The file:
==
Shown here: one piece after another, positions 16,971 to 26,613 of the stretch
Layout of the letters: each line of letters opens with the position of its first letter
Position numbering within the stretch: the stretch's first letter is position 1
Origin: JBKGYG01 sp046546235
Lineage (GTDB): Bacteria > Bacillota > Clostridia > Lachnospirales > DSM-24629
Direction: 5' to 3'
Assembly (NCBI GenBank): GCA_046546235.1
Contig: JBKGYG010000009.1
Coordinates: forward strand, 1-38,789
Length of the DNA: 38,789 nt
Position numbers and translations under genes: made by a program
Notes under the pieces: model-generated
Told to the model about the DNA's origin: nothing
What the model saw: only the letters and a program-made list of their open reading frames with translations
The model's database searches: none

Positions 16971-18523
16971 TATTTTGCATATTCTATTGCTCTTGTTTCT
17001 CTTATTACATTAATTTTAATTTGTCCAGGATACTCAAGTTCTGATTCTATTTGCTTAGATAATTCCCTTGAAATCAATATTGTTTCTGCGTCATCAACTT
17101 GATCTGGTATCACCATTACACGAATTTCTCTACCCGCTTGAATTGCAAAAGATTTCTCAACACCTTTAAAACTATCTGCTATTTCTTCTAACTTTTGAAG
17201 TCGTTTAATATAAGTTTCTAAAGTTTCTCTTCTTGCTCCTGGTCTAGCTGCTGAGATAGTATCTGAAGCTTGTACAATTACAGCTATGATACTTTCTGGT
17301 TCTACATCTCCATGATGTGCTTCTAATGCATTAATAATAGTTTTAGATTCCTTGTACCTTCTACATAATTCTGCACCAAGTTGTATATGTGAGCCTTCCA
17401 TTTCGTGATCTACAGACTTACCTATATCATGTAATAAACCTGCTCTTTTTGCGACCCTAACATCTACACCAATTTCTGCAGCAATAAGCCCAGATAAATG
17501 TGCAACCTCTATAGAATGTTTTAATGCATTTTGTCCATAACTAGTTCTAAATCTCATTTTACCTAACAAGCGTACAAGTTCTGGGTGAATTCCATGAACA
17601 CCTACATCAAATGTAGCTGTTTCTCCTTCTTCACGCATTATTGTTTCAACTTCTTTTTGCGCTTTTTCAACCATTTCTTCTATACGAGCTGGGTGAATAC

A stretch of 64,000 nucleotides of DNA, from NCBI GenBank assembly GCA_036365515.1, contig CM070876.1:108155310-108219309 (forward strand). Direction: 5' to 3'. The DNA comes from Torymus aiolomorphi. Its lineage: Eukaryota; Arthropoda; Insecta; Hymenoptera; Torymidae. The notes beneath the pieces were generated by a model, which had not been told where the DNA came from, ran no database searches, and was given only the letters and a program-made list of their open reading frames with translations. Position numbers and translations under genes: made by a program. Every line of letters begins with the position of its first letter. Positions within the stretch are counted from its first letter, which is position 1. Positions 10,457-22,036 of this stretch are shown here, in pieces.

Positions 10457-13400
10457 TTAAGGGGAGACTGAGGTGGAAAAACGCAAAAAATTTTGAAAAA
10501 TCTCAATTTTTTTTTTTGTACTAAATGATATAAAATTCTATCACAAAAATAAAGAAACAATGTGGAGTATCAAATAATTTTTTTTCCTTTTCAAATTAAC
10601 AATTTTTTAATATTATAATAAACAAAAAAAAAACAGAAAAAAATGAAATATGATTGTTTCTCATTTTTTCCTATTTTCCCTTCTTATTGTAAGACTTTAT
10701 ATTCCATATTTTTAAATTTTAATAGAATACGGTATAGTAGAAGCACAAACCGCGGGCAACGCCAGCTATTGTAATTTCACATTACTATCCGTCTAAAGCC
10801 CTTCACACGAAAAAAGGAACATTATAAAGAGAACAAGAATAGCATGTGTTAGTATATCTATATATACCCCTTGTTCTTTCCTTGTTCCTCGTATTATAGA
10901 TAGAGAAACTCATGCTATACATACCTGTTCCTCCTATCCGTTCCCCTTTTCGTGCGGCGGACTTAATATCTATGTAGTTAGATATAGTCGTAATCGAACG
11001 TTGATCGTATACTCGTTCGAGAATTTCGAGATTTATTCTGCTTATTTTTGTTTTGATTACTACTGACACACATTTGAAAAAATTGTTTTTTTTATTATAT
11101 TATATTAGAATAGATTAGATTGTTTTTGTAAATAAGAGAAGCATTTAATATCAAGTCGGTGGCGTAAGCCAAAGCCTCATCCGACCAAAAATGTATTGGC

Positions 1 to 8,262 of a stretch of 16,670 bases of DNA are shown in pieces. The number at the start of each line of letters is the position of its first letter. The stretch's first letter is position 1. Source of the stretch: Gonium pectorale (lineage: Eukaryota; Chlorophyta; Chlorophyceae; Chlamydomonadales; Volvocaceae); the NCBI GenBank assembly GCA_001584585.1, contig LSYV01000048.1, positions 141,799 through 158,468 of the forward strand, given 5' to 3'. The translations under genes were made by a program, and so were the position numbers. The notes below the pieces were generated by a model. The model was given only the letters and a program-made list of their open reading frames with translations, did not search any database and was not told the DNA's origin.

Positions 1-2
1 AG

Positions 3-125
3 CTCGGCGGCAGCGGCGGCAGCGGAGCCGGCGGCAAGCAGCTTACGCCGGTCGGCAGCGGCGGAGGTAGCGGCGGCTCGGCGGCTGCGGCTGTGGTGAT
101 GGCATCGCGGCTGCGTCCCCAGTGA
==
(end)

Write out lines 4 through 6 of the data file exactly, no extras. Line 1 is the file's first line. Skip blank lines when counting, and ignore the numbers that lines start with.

Origin: JBKGYG01 sp046546235
Lineage (GTDB): Bacteria > Bacillota > Clostridia > Lachnospirales > DSM-24629
Direction: 5' to 3'